Directed by Ernst Lubitsch and loosely based on the play by Noel Coward, this Pre-Code sex comedy is probably best described as an American version of Coward’s very English play. Design For Living stars Fredric opposite Gary Cooper as Thomas Chambers and George Curtis, two American expatriates living in Paris. One day, while traveling back to the city by train, the two men happen to meet fellow American Gilda Farrell (Miriam Hopkins) and the trio hit it off, immediately. They quickly discover that, not only are they all American, but they, also, all work in the arts: Tom is a playwright, George is a painter, and Gilda is a commercial artist. The three keep in touch and it’s not long before both George and Tom realize that they have fallen for the vivacious Gilda. Unfortunately, Gilda just can’t seem to decide between them. So, she proposes an unusual alternative. They will make “a gentleman’s agreement” that she will live with them as a roommate, friend, and muse, but that sex is completely off the table. The question is, how long can these three roommates, actually, maintain such an agreement? One of the main differences between the film version of Design For Living and the original play is that the movie’s lead characters are lighthearted and optimistic American Bohemians rather than Noel Coward's sophisticated and cynical Brits. Interestingly, Lubitsch had originally intended on casting English film stars Leslie Howard and Ronald Coleman in the lead male roles. However, when both of them passed on the film, Lubitsch began to look at American actors instead. Although the play, Design For Living, had been a big hit on Broadway, its controversial “menage-a-trois” theme kept it from being performed on the West End in London until 1939. Similarly, when the Production Code became more widely enforced in 1934, the film’s more blatant discussions about sex would prevent it from being re-released in theaters for many years afterwards.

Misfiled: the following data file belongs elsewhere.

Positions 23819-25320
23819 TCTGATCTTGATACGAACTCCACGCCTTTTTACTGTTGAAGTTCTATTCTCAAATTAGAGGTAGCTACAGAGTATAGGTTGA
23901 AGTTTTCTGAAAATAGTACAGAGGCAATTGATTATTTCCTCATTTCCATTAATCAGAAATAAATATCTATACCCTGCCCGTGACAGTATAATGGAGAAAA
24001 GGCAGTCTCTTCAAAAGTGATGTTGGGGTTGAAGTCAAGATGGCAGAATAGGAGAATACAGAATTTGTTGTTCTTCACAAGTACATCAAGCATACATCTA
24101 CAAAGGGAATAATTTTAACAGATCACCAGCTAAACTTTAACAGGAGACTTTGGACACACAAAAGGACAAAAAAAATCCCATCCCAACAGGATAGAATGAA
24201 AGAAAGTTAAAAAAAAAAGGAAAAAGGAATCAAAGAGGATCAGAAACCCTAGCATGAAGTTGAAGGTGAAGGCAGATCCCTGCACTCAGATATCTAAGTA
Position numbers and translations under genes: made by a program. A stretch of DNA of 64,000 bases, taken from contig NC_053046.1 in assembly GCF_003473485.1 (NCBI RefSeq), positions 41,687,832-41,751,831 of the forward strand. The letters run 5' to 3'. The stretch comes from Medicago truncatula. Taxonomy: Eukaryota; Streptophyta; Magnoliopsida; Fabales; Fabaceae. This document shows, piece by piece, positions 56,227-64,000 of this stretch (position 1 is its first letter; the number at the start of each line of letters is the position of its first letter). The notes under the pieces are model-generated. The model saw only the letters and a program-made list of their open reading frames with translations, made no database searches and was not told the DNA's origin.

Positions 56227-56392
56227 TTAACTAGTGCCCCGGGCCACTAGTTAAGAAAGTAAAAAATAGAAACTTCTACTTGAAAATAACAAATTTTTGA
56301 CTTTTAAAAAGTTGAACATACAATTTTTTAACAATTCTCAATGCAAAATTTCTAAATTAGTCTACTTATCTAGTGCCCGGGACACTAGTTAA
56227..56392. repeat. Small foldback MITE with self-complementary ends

6. "Nothing Sacred" (1937)